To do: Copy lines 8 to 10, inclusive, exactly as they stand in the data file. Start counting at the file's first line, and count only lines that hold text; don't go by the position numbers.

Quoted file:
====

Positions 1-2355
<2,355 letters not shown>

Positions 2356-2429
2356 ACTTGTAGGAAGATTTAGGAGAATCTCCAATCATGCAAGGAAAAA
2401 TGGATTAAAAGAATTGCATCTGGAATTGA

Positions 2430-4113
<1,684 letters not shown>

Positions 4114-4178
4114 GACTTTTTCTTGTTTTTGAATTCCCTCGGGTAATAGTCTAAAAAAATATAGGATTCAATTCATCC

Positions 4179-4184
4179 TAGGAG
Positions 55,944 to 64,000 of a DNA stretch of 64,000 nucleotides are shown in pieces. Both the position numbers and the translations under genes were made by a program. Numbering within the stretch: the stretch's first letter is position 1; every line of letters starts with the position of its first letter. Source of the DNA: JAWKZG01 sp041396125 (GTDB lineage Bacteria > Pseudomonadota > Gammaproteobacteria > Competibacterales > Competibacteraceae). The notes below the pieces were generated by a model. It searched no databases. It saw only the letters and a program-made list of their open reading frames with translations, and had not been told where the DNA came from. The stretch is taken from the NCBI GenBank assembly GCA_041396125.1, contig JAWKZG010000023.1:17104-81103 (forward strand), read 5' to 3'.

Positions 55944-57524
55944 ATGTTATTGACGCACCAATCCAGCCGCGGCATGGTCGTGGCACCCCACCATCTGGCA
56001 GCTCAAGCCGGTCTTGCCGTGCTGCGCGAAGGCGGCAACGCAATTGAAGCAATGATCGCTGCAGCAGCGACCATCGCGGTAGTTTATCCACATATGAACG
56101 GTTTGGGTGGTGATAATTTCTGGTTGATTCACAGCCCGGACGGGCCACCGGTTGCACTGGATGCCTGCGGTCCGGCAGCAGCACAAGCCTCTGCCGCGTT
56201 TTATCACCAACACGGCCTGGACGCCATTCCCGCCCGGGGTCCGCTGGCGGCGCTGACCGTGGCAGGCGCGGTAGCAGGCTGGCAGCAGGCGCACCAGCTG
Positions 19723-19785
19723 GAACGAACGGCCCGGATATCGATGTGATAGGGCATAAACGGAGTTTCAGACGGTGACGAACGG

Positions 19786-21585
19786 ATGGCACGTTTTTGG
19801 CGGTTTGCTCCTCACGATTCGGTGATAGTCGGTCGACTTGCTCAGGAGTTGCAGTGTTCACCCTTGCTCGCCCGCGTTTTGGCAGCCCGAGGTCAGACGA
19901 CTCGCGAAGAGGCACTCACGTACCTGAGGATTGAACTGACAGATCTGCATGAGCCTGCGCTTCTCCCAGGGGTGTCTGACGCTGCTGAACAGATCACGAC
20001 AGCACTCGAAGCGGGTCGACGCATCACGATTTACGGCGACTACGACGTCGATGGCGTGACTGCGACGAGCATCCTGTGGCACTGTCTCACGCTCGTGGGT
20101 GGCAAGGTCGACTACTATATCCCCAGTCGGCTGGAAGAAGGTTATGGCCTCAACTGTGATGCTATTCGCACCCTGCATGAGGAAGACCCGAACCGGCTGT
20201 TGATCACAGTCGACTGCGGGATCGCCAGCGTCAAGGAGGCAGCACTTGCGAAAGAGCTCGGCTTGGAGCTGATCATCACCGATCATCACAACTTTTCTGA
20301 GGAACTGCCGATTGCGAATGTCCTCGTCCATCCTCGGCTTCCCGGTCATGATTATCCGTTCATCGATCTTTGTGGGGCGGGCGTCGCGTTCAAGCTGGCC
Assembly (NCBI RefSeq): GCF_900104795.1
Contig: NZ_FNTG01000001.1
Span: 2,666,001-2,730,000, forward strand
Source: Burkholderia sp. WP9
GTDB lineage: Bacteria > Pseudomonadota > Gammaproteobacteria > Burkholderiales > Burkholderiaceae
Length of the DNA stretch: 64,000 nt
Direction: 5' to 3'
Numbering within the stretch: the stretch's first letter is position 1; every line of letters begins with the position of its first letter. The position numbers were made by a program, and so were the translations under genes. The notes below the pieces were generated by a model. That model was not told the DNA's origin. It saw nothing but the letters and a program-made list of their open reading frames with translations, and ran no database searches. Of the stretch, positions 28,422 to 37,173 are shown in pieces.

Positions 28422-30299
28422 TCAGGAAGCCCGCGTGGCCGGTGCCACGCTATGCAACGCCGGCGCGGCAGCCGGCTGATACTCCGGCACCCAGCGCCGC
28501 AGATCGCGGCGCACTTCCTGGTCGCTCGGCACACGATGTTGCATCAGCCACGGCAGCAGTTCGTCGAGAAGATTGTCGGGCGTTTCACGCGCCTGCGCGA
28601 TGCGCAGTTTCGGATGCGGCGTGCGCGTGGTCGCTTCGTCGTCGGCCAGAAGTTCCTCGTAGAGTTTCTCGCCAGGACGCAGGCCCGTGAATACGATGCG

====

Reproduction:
Positions 4114-4178
4114 GACTTTTTCTTGTTTTTGAATTCCCTCGGGTAATAGTCTAAAAAAATATAGGATTCAATTCATCC

Positions 4179-4184